Oh, Darling, James A. Jones Jr.
Loved this. It was written by one of my first bosses. Jim was in charge at the Clewiston News when I arrived way back in 1984. This is the story of his Vietnam experience and, more specifically, how he met his wife while there. It’s the story of a normal guy’s experiences in turbulent times, and it’s also an inspiring love story.

Resurrection of the Wild: Meditations on Ohio’s Natural Landscape, Deborah Fleming

It’s not exactly in my neck of the woods, but I learned a lot reading this and particularly appreciate Fleming’s pragmatic approach to managing natural areas, accommodating a variety of uses and interests.

Audio Books

Colonel Roosevelt, Edmund Morris (Narrated by Mark Deakins) (started 12/19, completed 1/20)

Theodore Rex, Edmund Morris (Narrated by Jonathan Marosz)

Personal Memoirs of Ulysses S. Grant (Narrated b: Robin Field)

Mythos, Stephen Fry (Narrated by Stephen Fry)

The World That Made New Orleans: From Spanish Silver to Congo Square, Ned Sublette (Narrated by: Sean Crisden)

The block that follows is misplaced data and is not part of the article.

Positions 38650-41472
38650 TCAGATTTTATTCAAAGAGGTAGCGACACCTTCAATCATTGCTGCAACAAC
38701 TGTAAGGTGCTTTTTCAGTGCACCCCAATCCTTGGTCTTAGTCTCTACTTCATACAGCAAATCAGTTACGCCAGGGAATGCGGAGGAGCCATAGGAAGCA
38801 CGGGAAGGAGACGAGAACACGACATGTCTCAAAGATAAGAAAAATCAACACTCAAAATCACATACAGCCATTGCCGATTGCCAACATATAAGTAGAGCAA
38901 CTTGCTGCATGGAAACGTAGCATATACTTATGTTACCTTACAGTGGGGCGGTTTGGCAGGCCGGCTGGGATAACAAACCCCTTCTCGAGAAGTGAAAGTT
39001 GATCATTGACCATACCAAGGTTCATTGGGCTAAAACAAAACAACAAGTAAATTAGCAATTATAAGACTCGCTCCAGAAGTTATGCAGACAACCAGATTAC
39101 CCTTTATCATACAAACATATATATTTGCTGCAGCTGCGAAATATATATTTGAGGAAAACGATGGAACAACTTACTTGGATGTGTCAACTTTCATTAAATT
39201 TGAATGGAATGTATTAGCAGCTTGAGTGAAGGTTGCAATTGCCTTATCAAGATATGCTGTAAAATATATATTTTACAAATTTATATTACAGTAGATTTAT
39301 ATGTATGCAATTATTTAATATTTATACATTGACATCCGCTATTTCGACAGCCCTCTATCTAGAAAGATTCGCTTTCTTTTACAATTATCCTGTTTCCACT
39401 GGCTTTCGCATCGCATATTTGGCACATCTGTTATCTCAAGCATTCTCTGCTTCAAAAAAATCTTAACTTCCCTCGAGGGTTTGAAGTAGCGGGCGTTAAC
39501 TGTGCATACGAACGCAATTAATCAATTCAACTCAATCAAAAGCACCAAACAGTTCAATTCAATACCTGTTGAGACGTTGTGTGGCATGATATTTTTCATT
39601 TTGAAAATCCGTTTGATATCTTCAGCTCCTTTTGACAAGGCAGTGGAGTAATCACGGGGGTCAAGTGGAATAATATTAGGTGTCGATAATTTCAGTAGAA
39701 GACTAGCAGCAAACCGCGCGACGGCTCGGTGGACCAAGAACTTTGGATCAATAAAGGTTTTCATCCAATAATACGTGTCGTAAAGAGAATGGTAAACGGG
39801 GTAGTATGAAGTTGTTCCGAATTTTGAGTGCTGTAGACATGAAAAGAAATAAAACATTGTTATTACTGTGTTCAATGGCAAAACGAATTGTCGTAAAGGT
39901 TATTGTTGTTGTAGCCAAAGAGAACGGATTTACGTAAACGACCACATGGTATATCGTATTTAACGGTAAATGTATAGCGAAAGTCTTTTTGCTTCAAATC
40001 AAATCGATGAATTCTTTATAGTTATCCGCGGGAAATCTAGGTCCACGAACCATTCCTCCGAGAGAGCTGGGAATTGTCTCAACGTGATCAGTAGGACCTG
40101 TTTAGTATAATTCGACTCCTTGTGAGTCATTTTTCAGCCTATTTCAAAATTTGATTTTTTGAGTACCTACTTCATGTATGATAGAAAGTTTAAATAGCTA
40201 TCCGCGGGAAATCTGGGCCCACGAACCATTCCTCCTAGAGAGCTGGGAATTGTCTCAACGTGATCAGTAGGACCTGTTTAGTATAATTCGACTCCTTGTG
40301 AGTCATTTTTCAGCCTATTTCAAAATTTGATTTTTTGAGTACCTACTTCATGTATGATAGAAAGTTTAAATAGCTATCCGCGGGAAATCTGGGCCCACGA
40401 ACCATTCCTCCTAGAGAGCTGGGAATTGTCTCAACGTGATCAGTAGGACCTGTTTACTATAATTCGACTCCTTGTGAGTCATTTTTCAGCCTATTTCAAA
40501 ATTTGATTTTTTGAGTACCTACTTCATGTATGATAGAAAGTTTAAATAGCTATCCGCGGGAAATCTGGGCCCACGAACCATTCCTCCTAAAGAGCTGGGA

Tales from the Ant World, Edward O. Wilson (Narrated by: Jonathan Hogan )

Beowulf: A New Translation, Maria Dahvana Headley, (Narrated by: JD Jackson, Maria Dahvana Headley)

Perhaps the best version of Beowulf I’ve read. A daring, contemporary, thrilling, and yes, feminist take. I highly recommend this.

Beowulf, Translation by Seamus Heaney

One of my top two favorite translations.

The Mere Wife, Maria Dahvana Headley (Narrated by Susan Bennett)

As I commented on Reddit, I loved this until I didn’t. But it’s a still a great book and definitely worth reading. Maria Dahvana Headley is someone I’d love to talk literature with over a bottle of mead.

Owls of the Eastern Ice: A Quest to Find and Save the World’s Largest Owl, Jonathan C. Slaght (Narrated by author)

Wow. This is about owls. Strange owls. But it’s also about the strangeness of remote Russia. Great book.

The Dead, James Joyce (Narrated by Michael Orenstein)

I read this every year at Christmas. Decided to listen to it this year. Great move. The narrator was fantastic and it was nice to sit back, close my eyes and let Joyce’s language filter down on me like the Dublin snow. It’s been called the greatest short story in the English language. I’ve yet to encounter one better.

Books Uncategorized

Birdsongs as sweet as the sound of a chainsaw …

I’ve been listening to an audiobook version of “The Bird Way” by Jennifer Ackerman and she was discussing the incredible vocalizations of lyrebirds, prompting me to Google around so I could hear what she was talking about. That’s how I came across this example. Wow. This is the coolest 2 minutes and 54 seconds you’ll spend today …